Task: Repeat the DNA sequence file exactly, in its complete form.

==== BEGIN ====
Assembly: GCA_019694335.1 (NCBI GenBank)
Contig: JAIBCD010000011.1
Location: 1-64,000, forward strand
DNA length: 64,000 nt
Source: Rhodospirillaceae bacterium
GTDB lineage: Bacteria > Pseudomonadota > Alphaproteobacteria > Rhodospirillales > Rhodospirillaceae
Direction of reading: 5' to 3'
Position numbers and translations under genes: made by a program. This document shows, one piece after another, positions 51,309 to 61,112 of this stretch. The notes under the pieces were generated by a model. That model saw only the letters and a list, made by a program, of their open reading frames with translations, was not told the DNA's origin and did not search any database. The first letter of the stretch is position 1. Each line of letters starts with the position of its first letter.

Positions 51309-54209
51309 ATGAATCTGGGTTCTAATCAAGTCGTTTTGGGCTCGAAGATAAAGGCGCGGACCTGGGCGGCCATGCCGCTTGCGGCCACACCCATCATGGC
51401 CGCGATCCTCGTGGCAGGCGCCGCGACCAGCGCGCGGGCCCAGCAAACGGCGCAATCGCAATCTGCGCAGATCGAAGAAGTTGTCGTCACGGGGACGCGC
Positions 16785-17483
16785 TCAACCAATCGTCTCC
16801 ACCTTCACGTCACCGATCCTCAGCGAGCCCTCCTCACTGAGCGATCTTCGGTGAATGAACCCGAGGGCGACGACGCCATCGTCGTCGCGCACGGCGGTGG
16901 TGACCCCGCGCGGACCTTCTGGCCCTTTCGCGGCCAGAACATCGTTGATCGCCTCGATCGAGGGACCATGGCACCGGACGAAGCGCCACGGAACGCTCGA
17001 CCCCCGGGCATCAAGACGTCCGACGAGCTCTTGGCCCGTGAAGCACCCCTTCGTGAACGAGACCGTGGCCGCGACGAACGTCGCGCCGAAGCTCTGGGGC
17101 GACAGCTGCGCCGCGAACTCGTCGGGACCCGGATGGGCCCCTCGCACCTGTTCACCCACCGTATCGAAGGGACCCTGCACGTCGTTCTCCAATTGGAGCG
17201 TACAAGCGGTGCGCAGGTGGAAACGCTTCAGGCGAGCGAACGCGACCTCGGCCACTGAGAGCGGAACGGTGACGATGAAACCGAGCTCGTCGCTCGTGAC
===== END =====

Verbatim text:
Assembly: GCA_019694335.1 (NCBI GenBank)
Contig: JAIBCD010000011.1
Location: 1-64,000, forward strand
DNA length: 64,000 nt
Source: Rhodospirillaceae bacterium
GTDB lineage: Bacteria > Pseudomonadota > Alphaproteobacteria > Rhodospirillales > Rhodospirillaceae
Direction of reading: 5' to 3'
Position numbers and translations under genes: made by a program. This document shows, one piece after another, positions 51,309 to 61,112 of this stretch. The notes under the pieces were generated by a model. That model saw only the letters and a list, made by a program, of their open reading frames with translations, was not told the DNA's origin and did not search any database. The first letter of the stretch is position 1. Each line of letters starts with the position of its first letter.

Positions 51309-54209
51309 ATGAATCTGGGTTCTAATCAAGTCGTTTTGGGCTCGAAGATAAAGGCGCGGACCTGGGCGGCCATGCCGCTTGCGGCCACACCCATCATGGC
51401 CGCGATCCTCGTGGCAGGCGCCGCGACCAGCGCGCGGGCCCAGCAAACGGCGCAATCGCAATCTGCGCAGATCGAAGAAGTTGTCGTCACGGGGACGCGC
Positions 16785-17483
16785 TCAACCAATCGTCTCC
16801 ACCTTCACGTCACCGATCCTCAGCGAGCCCTCCTCACTGAGCGATCTTCGGTGAATGAACCCGAGGGCGACGACGCCATCGTCGTCGCGCACGGCGGTGG
16901 TGACCCCGCGCGGACCTTCTGGCCCTTTCGCGGCCAGAACATCGTTGATCGCCTCGATCGAGGGACCATGGCACCGGACGAAGCGCCACGGAACGCTCGA
17001 CCCCCGGGCATCAAGACGTCCGACGAGCTCTTGGCCCGTGAAGCACCCCTTCGTGAACGAGACCGTGGCCGCGACGAACGTCGCGCCGAAGCTCTGGGGC
17101 GACAGCTGCGCCGCGAACTCGTCGGGACCCGGATGGGCCCCTCGCACCTGTTCACCCACCGTATCGAAGGGACCCTGCACGTCGTTCTCCAATTGGAGCG
17201 TACAAGCGGTGCGCAGGTGGAAACGCTTCAGGCGAGCGAACGCGACCTCGGCCACTGAGAGCGGAACGGTGACGATGAAACCGAGCTCGTCGCTCGTGAC